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'Walking Dead' creator Robert Kirkman talks about his new comic, 'Thief of Thieves'

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When Shelf Life points out to Robert Kirkman that he is best known for writing comics about zombies, superheroes, and dinosaurs, the scribe guffaws. Why? “I’m laughing at the absurdity of my life,” says the man responsible for penning Invincible, Super Dinosaur, and, yes, a little post-apocalyptic zombie series called The Walking Dead.

Kirkman’s new project, Thief of Thieves, is an attempt to make his life a little less absurd. “It’s going to be very grounded in the real world,” he says of the comic, which hits shelves Feb. 8. “No zombies, no space aliens, no superheroes. It’s just going to be real human characters doing somewhat horrible things to each other.”

ENTERTAINMENT WEEKLY: So what else can you tell us about Thief of Thieves?
ROBERT KIRKMAN: Well, it’s a fine comic book, if I do say so myself. It’s somewhat of a crime-caper comic about a professional thief named Conrad Paulson. He is one of the greatest thieves who’s ever lived, but he’s gotten to a point in his life where he realizes that he’s chosen his professional life over his family life and greatly regrets that. He’s got an adult son who is kind of following in his footsteps but doing a horrible job, and he has an estranged wife that he is still very much in love with. Our story picks up when he is trying to turn his back on his profession and rekindle his relationship with his wife and trying to fix his son’s horrible predicament. READ FULL STORY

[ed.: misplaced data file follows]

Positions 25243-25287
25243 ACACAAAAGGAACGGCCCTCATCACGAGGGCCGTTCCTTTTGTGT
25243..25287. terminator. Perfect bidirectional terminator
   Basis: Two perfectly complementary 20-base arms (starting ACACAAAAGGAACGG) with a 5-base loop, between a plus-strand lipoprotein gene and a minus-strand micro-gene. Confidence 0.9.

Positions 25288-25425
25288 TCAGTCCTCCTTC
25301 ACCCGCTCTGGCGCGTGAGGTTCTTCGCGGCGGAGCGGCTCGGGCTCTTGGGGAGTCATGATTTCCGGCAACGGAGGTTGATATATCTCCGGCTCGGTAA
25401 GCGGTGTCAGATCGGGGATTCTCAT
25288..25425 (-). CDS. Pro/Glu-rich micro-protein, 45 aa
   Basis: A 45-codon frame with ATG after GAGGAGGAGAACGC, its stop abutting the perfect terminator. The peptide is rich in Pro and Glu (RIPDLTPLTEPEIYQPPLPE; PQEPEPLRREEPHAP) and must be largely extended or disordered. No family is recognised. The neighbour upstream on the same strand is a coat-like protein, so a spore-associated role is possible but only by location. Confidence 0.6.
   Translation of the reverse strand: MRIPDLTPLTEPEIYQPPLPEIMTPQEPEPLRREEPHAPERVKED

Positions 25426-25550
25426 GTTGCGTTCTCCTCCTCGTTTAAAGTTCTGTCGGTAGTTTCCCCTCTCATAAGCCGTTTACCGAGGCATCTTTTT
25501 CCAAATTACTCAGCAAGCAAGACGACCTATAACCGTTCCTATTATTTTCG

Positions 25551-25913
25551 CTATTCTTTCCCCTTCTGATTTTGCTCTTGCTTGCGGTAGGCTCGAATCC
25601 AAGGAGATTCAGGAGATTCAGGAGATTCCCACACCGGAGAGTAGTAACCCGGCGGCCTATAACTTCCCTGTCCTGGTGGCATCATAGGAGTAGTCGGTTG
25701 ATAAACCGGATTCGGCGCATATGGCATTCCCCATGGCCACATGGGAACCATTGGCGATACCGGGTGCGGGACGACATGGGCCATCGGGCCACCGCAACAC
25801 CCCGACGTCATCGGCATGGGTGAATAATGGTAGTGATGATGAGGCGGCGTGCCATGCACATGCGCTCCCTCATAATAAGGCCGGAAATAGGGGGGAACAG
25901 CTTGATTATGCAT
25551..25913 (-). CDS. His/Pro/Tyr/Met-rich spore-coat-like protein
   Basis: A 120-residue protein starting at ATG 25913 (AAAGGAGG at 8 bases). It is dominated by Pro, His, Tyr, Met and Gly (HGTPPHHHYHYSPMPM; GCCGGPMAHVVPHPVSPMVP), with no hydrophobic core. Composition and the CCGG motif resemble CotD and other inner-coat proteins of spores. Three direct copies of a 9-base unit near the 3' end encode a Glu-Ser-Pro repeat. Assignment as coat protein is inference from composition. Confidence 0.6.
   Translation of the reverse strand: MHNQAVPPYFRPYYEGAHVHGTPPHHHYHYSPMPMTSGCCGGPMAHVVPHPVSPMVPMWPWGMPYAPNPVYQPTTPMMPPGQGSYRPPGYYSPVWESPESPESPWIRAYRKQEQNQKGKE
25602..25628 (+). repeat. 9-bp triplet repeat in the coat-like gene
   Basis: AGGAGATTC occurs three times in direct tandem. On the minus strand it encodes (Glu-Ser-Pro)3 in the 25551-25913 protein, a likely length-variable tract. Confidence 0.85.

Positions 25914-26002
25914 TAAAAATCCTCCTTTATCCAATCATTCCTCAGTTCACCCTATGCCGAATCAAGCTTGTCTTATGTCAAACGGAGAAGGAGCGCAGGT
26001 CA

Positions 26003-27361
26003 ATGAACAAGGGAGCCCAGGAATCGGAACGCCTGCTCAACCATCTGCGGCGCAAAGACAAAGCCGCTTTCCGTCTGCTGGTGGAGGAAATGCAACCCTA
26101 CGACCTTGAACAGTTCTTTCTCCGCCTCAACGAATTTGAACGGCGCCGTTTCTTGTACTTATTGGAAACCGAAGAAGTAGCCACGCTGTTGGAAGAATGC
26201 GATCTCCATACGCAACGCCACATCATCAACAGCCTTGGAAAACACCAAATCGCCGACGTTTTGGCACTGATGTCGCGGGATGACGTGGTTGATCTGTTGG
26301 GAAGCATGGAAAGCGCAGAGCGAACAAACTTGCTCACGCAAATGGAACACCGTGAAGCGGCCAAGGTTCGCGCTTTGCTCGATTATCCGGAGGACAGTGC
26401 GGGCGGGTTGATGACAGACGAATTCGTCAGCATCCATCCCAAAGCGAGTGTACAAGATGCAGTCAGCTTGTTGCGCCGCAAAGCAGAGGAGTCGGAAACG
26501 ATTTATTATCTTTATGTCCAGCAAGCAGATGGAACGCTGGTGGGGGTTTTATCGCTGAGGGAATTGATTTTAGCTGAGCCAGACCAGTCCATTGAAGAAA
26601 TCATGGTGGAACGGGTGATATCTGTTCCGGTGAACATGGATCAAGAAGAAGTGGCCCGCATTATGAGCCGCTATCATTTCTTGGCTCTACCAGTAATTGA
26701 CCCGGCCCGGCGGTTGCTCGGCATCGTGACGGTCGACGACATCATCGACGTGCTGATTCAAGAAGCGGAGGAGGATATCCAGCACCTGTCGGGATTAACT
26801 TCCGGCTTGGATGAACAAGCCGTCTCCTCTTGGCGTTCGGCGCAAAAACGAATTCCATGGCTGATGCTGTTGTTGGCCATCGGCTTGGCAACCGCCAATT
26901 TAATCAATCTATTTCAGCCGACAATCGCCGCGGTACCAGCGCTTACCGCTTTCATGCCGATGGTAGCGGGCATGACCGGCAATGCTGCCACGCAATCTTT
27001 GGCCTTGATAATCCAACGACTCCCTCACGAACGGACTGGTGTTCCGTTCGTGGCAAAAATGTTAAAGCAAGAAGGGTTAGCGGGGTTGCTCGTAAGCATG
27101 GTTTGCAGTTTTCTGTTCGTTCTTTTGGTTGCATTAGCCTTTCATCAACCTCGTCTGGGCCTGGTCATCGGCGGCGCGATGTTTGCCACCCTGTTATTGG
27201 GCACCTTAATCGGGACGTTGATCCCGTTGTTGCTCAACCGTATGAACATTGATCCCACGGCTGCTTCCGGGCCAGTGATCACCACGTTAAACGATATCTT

Sneak peek at DC's 'Superman #4': The Metropolis police ain't happy -- EXCLUSIVE PREVIEW